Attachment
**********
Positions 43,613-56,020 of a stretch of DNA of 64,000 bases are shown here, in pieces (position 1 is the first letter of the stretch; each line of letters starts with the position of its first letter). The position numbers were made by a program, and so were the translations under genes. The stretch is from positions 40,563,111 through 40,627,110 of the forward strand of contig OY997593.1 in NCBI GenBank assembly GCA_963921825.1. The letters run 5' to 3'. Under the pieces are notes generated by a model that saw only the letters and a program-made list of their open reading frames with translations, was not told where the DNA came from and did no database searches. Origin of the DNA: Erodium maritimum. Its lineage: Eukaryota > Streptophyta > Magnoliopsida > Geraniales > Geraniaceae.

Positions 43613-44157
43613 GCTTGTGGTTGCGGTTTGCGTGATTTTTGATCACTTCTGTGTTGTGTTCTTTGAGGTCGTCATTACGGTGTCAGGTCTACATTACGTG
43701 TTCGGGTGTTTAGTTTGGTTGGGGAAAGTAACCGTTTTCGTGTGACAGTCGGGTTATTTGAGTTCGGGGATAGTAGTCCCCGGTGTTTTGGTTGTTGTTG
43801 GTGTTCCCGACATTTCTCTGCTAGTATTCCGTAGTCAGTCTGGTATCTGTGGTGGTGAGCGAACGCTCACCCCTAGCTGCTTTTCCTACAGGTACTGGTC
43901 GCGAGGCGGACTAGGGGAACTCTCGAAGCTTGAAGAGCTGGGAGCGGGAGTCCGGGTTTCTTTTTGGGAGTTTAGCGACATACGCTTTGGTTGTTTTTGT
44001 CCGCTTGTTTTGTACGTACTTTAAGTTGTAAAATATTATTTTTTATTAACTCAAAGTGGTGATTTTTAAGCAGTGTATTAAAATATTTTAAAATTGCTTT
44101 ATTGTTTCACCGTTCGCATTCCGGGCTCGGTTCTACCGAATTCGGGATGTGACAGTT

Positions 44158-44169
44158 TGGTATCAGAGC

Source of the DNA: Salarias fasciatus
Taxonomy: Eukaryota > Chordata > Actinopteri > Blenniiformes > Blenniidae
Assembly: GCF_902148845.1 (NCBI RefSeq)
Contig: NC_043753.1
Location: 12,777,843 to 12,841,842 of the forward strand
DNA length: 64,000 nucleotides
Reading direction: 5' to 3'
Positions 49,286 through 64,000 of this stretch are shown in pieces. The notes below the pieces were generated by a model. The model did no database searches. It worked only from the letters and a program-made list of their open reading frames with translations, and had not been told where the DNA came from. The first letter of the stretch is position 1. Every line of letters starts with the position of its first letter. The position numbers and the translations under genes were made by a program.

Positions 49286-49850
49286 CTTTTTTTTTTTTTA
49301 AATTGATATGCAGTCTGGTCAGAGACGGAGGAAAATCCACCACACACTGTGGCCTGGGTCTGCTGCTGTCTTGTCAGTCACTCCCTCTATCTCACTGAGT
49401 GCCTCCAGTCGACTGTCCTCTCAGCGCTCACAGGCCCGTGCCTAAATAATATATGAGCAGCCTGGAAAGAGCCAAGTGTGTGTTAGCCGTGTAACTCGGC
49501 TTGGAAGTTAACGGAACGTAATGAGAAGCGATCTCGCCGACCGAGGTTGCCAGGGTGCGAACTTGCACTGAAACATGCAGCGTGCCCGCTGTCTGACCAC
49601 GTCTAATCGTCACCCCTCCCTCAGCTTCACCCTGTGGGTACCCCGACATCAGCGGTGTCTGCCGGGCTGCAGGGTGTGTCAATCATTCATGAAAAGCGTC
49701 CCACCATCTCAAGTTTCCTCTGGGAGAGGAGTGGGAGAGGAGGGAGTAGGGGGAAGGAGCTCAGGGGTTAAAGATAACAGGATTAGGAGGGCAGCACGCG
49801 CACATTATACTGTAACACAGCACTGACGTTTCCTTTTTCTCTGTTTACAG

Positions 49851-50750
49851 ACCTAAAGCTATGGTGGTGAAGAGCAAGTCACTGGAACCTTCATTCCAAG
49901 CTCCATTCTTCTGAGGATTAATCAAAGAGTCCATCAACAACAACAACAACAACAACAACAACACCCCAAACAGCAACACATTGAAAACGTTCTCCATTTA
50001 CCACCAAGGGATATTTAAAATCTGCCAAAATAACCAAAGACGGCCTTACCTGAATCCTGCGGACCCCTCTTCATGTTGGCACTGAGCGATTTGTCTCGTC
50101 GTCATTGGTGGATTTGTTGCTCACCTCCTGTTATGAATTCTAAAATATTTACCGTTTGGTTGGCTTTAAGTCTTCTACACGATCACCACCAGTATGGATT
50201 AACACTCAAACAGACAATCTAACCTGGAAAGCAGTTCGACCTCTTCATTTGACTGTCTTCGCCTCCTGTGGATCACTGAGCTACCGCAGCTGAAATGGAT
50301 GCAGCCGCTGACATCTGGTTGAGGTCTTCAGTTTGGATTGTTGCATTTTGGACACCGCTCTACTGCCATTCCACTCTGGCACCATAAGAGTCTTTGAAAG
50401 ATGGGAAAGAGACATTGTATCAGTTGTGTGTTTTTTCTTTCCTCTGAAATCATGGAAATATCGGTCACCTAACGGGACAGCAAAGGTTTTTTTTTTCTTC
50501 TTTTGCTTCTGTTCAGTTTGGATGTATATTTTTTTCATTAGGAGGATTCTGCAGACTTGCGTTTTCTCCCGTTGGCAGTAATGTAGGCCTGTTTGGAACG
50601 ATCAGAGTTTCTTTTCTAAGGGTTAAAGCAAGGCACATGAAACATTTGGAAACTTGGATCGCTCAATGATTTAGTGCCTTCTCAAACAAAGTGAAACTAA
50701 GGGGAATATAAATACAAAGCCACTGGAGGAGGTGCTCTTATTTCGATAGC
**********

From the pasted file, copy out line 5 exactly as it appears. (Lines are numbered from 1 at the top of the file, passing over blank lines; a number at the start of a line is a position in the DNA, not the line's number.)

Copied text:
43801 GTGTTCCCGACATTTCTCTGCTAGTATTCCGTAGTCAGTCTGGTATCTGTGGTGGTGAGCGAACGCTCACCCCTAGCTGCTTTTCCTACAGGTACTGGTC